Dieppe by day

Travel writer Barnaby Eales enjoys a socially-distanced gourmet day in Dieppe…

I am seated by a window in Dieppe’s Le Bistro du Pollet, one of the best fish restaurants in this refreshingly spacious Normandy seaside resort. Strolling over to the restaurant for lunch, I was struck by the fresh sea breeze and the broad streets lined by bright white, yellow and red 18th-century stone buildings. Arriving in Dieppe by ferry from Newhaven had been such a delight; it is easy to find a parking space here, and parking is free.

© J. Decaux

Unassuming in appearance, Le Bistro du Pollet is one of the superb fish restaurants found in Le Pollet fisherman’s quarter, away from the town centre, where chefs buy fish directly from the boats. Sipping on a glass of Petit Chablis, my pink lobster arrives. Fished off the coast of Normandy, it is deliciously seasoned with herbs and served with a subtle, bright yellow sauce. My first course was a seasonal fricassée of fresh mussels and the highly regarded, almost golden, Girolles mushrooms, cooked in a supreme marinière sauce with Normandy cream and butter.

Chef Xavier Hericher’s cooking of fresh simple, seasonal cuisine is faultlessly exquisite. A contented Dutch family at the far end of the restaurant laughs and jokes, enjoying the relaxed atmosphere.

Dieppe is a small town, but it is a key fishing port in France for both shellfish and fish, especially Coquilles Saint-Jacques. Scallops are one of the ingredients used for good luck in Marmite Dieppoise. No, this isn’t a local version of the sticky yeast spread! It is a delectable stew, a feast of shellfish and white fish cooked in a white Normandy sauce. ‘Marmite’ is the name of the traditional belly-shaped French cooking pot. Other local dishes include sole ‘à la Dieppoise’ served with a white wine sauce of shrimps, mushrooms and mussels, and ‘Lisette à la Dieppoise’, small mackerel marinated in cider.

Marmite Dieppoise © D. Parry

These dishes are often listed on the menus of Dieppe fish restaurants Le Turbot, La Cale, A la Marmite Dieppoise, and Le Bistrot des Barrières. For a wide range of oysters, try the Comptoir à Huitres.

Up the hill is the Michelin-starred Les Voiles d’Or, situated next to the church overlooking the sea, which displays plaques in homage to fishermen who have lost their lives at sea.

The town’s fish market at Quai Henri IV is the best place to see the array of local fish,and then there is Dieppe’s main Saturday market, which was voted France’s finest market in a TV poll carried out this year.

© B. Collier

Walking through the centre of town, I find locals bathing in the sunlight on the terrace at the hip Froggy’s, a colourful café found on the corner of Quai Duquesne. Others sit at café terraces in the shade of the trees next to the Saint-Rémy church. Dieppe is not overrun with tourists; in the time of Covid-19, there is plenty of room in Dieppe to maintain social distancing.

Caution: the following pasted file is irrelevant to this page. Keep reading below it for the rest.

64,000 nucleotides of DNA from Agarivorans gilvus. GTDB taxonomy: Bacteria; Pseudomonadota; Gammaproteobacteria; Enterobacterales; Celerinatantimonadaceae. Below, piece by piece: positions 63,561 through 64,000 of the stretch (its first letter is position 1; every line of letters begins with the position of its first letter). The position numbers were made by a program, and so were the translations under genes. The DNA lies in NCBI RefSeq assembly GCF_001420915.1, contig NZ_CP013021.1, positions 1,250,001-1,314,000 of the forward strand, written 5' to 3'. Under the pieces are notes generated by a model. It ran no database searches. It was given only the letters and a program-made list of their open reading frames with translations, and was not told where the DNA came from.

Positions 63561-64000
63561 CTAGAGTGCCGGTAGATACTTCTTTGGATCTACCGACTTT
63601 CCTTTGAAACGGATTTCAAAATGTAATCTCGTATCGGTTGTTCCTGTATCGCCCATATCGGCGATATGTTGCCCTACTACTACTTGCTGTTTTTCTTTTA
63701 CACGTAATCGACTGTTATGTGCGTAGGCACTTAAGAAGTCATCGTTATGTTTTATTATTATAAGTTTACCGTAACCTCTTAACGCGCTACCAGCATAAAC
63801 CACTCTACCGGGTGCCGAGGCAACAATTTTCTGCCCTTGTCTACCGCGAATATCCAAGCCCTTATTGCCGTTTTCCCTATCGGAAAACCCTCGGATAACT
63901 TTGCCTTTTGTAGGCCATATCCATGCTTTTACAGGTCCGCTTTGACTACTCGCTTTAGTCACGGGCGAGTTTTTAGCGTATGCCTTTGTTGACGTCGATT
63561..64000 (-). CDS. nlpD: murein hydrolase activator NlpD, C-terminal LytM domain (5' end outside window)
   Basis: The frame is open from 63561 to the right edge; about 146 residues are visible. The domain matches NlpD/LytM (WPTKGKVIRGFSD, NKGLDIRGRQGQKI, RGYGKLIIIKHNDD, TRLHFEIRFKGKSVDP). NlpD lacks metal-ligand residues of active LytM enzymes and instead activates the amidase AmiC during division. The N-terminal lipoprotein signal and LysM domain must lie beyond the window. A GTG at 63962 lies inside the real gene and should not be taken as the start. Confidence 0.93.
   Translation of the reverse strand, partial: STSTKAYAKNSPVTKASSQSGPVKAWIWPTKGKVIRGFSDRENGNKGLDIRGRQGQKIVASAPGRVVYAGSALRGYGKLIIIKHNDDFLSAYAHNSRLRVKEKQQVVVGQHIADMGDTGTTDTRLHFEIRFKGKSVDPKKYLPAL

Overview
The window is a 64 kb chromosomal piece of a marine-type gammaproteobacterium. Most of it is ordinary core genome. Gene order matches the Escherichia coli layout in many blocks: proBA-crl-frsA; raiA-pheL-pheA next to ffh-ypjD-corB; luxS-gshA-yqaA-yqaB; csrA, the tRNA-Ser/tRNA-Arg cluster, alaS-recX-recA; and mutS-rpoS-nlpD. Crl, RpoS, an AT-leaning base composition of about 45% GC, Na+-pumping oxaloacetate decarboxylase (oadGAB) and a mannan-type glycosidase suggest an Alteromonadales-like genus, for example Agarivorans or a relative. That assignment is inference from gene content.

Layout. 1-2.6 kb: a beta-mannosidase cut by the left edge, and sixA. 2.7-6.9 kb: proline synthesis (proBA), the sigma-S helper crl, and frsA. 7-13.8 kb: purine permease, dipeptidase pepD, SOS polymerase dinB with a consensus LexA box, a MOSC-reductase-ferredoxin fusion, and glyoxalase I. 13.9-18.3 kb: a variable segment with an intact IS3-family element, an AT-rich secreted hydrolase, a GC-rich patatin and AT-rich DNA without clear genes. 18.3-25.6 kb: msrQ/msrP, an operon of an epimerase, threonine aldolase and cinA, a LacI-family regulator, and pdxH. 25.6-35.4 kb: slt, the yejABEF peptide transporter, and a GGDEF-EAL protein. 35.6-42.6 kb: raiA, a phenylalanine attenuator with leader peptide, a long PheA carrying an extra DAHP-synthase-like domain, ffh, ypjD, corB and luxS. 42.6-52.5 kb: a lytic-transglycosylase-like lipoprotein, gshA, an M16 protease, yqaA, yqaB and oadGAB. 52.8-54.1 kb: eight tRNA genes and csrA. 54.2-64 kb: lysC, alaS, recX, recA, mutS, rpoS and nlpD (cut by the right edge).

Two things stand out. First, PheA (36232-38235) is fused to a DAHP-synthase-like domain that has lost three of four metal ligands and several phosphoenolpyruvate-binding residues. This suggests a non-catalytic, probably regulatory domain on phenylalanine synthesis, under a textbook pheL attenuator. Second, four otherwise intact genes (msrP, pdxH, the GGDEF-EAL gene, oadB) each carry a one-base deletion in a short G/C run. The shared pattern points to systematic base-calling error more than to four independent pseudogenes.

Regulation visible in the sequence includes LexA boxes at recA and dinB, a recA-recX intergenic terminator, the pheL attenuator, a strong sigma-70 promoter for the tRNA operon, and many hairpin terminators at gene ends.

The big Café des Tribunaux, a favourite haunt of writers and French Impressionist artists, once painted by Richard Sickert, is the focal point of Dieppe. But it is under the arches, at Café Suisse, a place frequented by Oscar Wilde, where I sip on coffee and a digestif of Normandy Calvados. Just around the corner on Place Nationale is Torréfaction Dieppoise, where some of the best coffees from around the world are roasted on site.

The quality of my lunch has sparked an interest in all things Norman. Opposite the cafe is the shop Conserveries & Terroirs, where you can taste pâtés, conserves and thick creamy honey.

At Chocolatier Roussel on Grand Rue, I indulge in Bouchons Normands, rich almond biscuits filled with a praline of chocolate and hazelnuts.

The Roussel family invented the original Caramel de Pommes Dieppois range of three caramel jams; just try the delicious intensity of the salted butter version.

On Rue Saint-Jacques, I find the legendary Épicerie Olivier, a grocers and wine shop known in Dieppe as the bastion of Normandy produce. There is a range of local organic ciders and high-end artisanal Calvados made by top producers, including Roger Groult. I taste a delicious new range of Calvados infused with coffee.

There is the famous Neufchâtel, a local creamy cow’s milk cheese, and Olivier’s own extraordinary take on Camembert: the skin of the cheese has been removed and washed in Calvados to produce a uniquely intense flavour. ‘Keep this out of the fridge to mature when you get home,’ Madame Olivier tells me.

Attractive mounds of Normandy butter and crème fraîche are displayed, but it’s the Crème Fermière Cru du Pays de Caux that reminds me of the freshly whipped cream used in my dessert at lunch. My waitress had left a bottle of dark rum on the table, and I poured it over the Rum Baba, sultanas and Normandy cream. The taste lingers.

For information on food and drink in Normandy, visit the Normandy Tourism website.

Normandy coloured

All photos © B. Eales unless otherwise stated

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